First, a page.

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Crusading Moroccan magazine closed

End of Le Journal is sign that Morocco's relatively free press is under siege.

As judicial authorities prepared to seize his assets 2007, Jamai moved to the United States with his wife and two children. The suit against the magazine appeared to go dormant. In 2009, Jamai returned to Morocco and resumed editing Le Journal.

“They didn’t do anything for two and a half years but then the court remembered me,” Jamai said.

In late September, Morocco’s high court upheld the $350,000 judgment against the magazine. On Jan. 25, a judge gave the final order to seize the assets of Le Journal’s holding company to pay off several hundred thousand dollars worth of back taxes, bank loans and other debts accrued in various legal battles.

Two days later, bailiffs arrived at Le Journal’s Casablanca offices, seized the desks, confiscated the computers and changed all the locks.

“According to our lawyer, it’s fastest bankruptcy process he’s ever seen in his life,” Jamai said in a telephone interview from Spain where he’s now staying with his family.

Even before the gavel slammed down, Le Journal’s days seemed to be numbered. After Jamai returned to Morocco, he said the government stepped up its campaign to convince advertisers to boycott the magazine. In April, he said several real estate companies who’d been the publication’s advertising lifeline suddenly stopped buying ads.

“April was the turning point,” he said. “After that it became almost mission impossible for us.”

Morocco’s communications minister, Khalid Naciri, said the many legal actions taken against Le Journal had nothing to do with press suppression but, rather, were simply a natural response to slander and sub-standard reporting.

As for Jamai’s account of Le Journal’s demise, “It’s a grotesque lie,” Naciri said. “This is a purely commercial affair.”

“He didn’t pay his taxes, he didn’t pay his debts, and he believed he was above the law,” he added. “Morocco is a county in the process of building a democracy and newspapers are free to publish what they choose.”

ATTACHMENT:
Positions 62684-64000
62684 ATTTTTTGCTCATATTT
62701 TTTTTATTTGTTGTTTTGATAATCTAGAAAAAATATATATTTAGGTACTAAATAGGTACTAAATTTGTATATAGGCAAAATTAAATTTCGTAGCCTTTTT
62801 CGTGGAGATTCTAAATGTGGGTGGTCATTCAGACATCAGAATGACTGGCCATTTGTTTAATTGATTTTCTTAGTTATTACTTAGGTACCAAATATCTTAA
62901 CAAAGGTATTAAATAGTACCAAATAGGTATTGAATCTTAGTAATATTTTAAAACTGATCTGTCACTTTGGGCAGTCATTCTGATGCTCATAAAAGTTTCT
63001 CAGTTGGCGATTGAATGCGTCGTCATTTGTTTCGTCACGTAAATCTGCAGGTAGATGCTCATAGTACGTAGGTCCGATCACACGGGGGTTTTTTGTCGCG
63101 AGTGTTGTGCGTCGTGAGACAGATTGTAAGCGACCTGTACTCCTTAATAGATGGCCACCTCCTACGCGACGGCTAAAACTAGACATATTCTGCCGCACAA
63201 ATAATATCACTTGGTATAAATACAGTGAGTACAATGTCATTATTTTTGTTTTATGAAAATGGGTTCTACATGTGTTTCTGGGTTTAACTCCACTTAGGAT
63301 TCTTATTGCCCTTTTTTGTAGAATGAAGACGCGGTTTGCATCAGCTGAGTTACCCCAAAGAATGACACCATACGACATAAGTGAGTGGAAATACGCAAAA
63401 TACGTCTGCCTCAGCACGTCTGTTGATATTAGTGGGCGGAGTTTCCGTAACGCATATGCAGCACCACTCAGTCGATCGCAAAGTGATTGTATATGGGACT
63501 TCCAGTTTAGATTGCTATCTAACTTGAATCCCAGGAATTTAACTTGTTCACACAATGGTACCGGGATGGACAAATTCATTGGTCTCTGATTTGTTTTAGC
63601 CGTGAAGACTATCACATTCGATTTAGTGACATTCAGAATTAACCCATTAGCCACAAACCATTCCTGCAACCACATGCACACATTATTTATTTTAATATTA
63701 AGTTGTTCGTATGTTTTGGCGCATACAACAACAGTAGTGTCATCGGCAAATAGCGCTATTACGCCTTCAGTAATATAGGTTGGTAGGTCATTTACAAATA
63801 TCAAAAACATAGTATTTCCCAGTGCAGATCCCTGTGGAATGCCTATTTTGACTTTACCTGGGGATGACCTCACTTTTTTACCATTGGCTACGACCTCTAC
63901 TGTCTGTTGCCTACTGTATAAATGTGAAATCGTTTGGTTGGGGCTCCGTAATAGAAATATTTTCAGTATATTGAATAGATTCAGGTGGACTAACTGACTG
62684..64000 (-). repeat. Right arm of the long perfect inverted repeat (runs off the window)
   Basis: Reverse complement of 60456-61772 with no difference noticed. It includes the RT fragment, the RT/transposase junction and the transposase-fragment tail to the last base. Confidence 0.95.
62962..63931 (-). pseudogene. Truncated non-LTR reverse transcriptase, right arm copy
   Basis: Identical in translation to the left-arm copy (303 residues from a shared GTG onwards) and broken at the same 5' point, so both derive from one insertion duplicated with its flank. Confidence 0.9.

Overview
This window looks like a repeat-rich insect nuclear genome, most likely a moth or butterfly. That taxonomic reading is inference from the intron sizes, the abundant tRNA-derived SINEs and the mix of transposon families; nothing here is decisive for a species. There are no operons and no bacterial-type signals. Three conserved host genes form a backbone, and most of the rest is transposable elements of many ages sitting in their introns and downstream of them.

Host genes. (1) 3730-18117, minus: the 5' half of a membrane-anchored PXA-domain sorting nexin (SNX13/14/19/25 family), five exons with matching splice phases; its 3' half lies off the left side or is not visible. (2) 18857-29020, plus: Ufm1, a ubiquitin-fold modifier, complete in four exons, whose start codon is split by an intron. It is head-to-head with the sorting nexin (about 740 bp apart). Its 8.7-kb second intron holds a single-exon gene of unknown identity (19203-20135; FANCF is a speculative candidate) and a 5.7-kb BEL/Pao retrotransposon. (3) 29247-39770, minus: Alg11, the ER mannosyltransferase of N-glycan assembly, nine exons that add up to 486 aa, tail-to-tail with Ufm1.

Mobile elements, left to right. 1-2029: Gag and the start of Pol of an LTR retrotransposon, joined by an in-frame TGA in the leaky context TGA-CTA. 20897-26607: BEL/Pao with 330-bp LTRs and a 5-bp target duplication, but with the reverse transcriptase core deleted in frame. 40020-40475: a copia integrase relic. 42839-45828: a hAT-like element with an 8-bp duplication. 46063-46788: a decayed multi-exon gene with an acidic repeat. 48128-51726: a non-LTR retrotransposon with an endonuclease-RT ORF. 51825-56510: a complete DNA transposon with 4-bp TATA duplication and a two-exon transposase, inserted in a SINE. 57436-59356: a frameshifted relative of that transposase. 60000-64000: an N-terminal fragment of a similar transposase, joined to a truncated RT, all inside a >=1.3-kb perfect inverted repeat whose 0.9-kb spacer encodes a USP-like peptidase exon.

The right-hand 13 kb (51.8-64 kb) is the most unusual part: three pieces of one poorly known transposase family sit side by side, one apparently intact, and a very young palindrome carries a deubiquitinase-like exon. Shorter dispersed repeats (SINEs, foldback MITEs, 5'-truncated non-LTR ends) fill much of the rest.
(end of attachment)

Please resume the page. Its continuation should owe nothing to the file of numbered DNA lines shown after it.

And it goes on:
Press advocacy groups aren’t convinced. The Committee to Protect Journalists has extensively criticized Morocco for the rising number of jail sentences and crippling fines government prosecutors have handed to reporters here in the last year.

Last month, Dayem, the Committee’s Middle East and North Africa director, visited Casablanca, intending to hold a press conference chiding Moroccan authorities on Le Journal’s shutdown and general backsliding on press freedom. Dayem said he spent much of Feb. 19, the event’s scheduled date, meeting Moroccan officials who insisted free speech is alive and well here.

Yet, at the last minute, he said authorities refused him permission to hold a press conference. (The Communication Ministry disputes this, saying the group simply failed to obtain the necessary permits, but was free to meet privately with journalists.)

On the afternoon of the canceled event, a marked police car sat outside the intended venue, the Oum Palace Hotel in central Casablanca. In the hotel lobby, Dayem spoke briefly with a few

“What happened here,” he said, “is precisely what were told at 10 a.m. today never happens in Morocco.”

Editor's note: This story has been updated to correct the date reference to Mohamed Abdel Dayem's visit to Casablanca.